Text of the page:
1. The main reason to implement GST is to abolish the cascading effect on tax. A product on which excise duty is paid can also be liable for VAT. Suppose a product A is manufactured in a factory. As soon as it releases from factory, excise duty has to be paid to central government. When that product A is sold in same state then VAT has to be paid to state government. Also no credit on excise duty paid can be taken against output VAT. This is termed as cascading effect since double tax is levied on same product.
  2. The GST is being introduced to create a common market across states, not only to avoid enfeebled effect of indirect tax but also to improve tax compliance.
  3. GST will lead a more transparent and neutral manner to raise revenue.
  4. Price reduction as credit of input tax is available against output tax.
  5. Simplified and cost saving system as procedural cost reduces due to uniform accounting for all types of taxes. Only three accounts; CGST, SGST, IGST have to be maintained.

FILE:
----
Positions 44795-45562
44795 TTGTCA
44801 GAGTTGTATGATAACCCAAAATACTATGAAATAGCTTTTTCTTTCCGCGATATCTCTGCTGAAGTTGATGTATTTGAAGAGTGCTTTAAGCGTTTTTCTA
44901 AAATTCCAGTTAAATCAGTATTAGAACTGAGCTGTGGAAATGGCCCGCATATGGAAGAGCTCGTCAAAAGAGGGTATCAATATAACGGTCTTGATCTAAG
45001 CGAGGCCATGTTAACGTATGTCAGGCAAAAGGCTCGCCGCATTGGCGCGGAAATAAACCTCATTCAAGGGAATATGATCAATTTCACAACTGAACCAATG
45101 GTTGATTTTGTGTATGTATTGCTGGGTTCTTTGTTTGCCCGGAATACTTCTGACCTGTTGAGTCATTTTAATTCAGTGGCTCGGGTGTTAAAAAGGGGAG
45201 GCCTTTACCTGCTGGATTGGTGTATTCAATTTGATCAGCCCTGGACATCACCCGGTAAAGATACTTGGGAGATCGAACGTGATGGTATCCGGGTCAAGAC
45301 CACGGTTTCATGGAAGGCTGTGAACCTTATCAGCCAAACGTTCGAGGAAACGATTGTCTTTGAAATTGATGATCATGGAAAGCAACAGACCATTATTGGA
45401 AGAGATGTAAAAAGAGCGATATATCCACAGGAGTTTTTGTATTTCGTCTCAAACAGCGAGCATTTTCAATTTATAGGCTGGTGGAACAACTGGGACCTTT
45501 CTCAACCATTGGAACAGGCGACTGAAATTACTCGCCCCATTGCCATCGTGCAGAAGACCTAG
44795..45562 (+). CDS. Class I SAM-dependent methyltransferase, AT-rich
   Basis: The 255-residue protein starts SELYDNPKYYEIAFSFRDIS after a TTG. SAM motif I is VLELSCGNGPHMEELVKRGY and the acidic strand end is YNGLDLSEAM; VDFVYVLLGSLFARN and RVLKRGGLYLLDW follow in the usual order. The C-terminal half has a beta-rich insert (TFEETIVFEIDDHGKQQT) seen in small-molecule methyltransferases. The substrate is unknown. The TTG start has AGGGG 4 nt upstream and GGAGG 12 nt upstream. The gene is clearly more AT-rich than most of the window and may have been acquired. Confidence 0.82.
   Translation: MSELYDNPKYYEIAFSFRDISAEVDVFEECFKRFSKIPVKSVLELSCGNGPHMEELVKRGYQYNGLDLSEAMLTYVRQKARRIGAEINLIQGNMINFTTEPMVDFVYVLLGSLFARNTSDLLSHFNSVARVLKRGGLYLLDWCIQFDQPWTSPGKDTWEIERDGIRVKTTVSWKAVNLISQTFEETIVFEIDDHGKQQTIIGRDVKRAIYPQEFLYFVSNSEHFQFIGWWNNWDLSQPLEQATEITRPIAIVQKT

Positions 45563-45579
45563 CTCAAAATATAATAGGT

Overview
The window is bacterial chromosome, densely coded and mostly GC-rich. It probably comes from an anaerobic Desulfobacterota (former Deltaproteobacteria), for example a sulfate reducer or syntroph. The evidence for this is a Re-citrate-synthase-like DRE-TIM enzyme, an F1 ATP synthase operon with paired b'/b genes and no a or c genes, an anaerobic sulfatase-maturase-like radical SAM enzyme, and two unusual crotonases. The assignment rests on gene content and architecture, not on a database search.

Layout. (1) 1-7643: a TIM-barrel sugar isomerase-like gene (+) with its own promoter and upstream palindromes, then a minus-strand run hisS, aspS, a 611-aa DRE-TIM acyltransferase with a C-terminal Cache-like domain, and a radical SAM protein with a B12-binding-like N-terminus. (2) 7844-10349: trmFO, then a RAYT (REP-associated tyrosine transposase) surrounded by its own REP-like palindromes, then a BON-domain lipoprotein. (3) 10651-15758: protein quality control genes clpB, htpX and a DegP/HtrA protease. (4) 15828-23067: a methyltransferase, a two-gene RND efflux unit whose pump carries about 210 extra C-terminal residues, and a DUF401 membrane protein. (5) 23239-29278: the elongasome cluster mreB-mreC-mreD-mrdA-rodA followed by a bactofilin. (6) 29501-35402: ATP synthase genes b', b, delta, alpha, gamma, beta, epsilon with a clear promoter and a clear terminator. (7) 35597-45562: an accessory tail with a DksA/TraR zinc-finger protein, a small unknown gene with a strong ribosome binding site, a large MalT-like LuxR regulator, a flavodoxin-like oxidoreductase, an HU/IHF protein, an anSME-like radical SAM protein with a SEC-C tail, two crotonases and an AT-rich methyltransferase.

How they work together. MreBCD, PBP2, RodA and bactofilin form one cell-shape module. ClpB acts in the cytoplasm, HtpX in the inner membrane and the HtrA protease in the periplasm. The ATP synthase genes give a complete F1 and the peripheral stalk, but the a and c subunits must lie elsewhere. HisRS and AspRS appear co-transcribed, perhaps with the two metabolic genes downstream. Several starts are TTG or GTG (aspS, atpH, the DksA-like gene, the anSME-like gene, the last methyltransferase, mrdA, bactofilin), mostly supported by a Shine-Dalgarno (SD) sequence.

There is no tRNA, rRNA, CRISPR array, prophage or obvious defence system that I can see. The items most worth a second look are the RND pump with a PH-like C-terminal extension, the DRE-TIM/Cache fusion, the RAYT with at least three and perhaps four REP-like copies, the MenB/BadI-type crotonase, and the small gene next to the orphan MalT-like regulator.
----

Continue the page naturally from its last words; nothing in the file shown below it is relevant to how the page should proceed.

6. GST is structured to simplify the current indirect system. It is a long term strategy leading to a higher output, more employment opportunities, and economic boom.
  7. GST is beneficial for both economy and corporations. The reduced tax burden on companies will reduce production cost making exporters more competitive.

Negative Aspects

  1. GST is being referred as a single taxation system but in reality it is a dual tax in which state and centre both collects separate tax on a single transaction of sale and service.